The first major survey of American icon Cindy Sherman’s photographs since 2000 is now on show at GOMA. The exhibition charts the artist’s ongoing commentary on social conditioning and her engagement with the construction of images and identity.
In a world awash with selfies and street fashion blogs, Cindy Sherman’s photographs suggest the artist’s prescience. Sherman is part of a generation who grew up with television overwhelmed with consumer product advertising. She came of age when the counter culture in the United States was in crisis, as the utopian ideals of the flower power generation withered with the 1967 race riots, the seemingly endless war in Vietnam, and President Nixon’s Watergate scandal. Translations of texts by French philosophers such as Michel Foucault, Roland Barthes and Julia Kristeva, who argued that identity was socially constructed, became widely available.1 As an artist, Sherman gained recognition in the 1970s as part of a group of artists called the Pictures Generation — who included Sherrie Levine, Louise Lawler, Jack Goldstein, Robert Longo, David Salle and Richard Prince — who took a critical approach to mass media by mining imagery from high and low culture for their artworks.
Throughout her illustrious career, Sherman has addressed the conditioning of white women’s roles in advanced capitalist societies, and the continuing popularity of her work is based on shared female experiences. Rather than assuming a position of superiority to the roles she plays, she enables audiences to identify with a make-up mishap or fashion faux pas. We don’t laugh at her characters but instead empathise with them through our own experience of falling victim to social conditioning. These works bring such follies to the fore, and the question of whether to resist that conditioning follows us beyond the gallery doors.
Since 2000, after using mannequins, dolls and props in her work for many years, Sherman has returned as the central model in her photographs. She is at pains to point out that these images are not self-portraits but portrayals of characters that we come into contact with in our daily lives and through the mass media. The artist’s carefully staged images — for which she sources the costumes, applies the makeup, and is the photographer — are profound critiques of contemporary identity.
Once hidden behind the powder-room door, the work involved in ‘being a woman’ is now regularly referenced in the media. In Sherman’s ‘head shots’ series, the effort of this labour is evident in the badly applied make-up, ill-fitting wigs and clothes that are slightly misaligned. Each work acknowledges the props and labour behind the ‘look’. In Untitled #400 2000, unblended white powder around the eye catches the light, the one-shoulder dress reveals a strip of untanned skin: the very items that were intended to help this hopeful beauty look more natural — her foundation, her tan — are revealed as props in a costume. These B-grade actress’s head shots do not depict future stars. Rather, they are images of women desiring the unattainable: to be younger than they are, and more interesting, more famous, or more elegant than they will ever be.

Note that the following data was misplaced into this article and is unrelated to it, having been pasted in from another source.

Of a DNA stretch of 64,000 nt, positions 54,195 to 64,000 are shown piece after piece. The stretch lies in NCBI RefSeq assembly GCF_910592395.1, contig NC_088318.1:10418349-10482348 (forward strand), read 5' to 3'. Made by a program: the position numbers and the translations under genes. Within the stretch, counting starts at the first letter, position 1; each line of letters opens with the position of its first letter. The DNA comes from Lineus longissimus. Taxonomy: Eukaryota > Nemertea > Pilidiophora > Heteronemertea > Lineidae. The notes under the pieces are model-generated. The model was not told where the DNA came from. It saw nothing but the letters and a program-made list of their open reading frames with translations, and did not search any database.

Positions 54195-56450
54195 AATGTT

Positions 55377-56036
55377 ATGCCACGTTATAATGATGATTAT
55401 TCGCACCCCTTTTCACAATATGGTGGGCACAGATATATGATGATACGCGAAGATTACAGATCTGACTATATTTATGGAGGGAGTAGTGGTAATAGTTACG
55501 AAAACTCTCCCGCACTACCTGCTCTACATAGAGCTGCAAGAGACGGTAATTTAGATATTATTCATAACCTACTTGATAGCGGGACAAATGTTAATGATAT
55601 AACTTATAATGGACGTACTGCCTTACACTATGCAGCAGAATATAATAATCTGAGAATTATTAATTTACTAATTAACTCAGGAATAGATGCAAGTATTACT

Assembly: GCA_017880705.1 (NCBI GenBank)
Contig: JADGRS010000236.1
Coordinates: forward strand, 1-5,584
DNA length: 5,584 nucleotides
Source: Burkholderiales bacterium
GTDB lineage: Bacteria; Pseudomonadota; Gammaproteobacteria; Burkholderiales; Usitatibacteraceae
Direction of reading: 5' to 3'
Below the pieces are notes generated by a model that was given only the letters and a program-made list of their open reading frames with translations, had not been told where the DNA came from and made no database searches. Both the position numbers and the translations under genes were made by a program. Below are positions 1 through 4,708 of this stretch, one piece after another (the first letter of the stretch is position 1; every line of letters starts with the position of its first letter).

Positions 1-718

In Untitled #408 and #409 2002, Sherman inserts a glowing light source behind the characters, marking the artist’s first foray into a digital technology. In the ‘clown’ series of 2002–04, she further explores the possibilities of digital backgrounds to expand the mood that is hinted at in the character’s expression and stance. In some of the more elaborate backgrounds, it appears as if a gigantic day-glo lollipop is melting behind the character, drawing out the more sinister psychological elements of the clown. While the series may at first seem to be a major jump in the artist’s practice, when seen alongside works such as Untitled #359 2000 and #458 2007-08, the difference between thickly applied make-up on a middle-aged woman and clown make-up doesn’t seem so large after all.
In the ‘mural’ 2010 and ‘Chanel’ 2010–12 series, Sherman puts down her make-up brushes and starts digitally manipulating her facial features. In the same way that Sherman’s ‘head shots’ expose the delusion involved in the transformational power of make-up, works such as Untitled #512 2010– 11 and Untitled #549G 2010 reveal that the same hopes and vulnerabilities have simply been transferred to the realm of cosmetic surgery. In spite of all the nips and tucks, the fillers and implants, our desire to be something more than we are remains unfulfilled.
Using digital technologies has also allowed Sherman to incorporate multiple characters into a single photograph.2 It is quite an uncanny experience being in a gallery of works that each contain the artist, and this effect is dramatically heightened by works such as Untitled #425 2004 and #463 2007–08 in which the artist inhabits multiple characters within a single image. Shooting on digital film has also allowed Sherman to work at a scale previously unrealisable; her ‘mural’ series looms large over exhibition viewers at five metres tall. These daggy misfits in a housedress, a medieval costume and a juggler’s outfit — individuals who would normally be pushed to the far edges of a family portrait — are celebrated as the centrepiece of this exhibition in a 40-metre-long mural that wraps around a central atrium.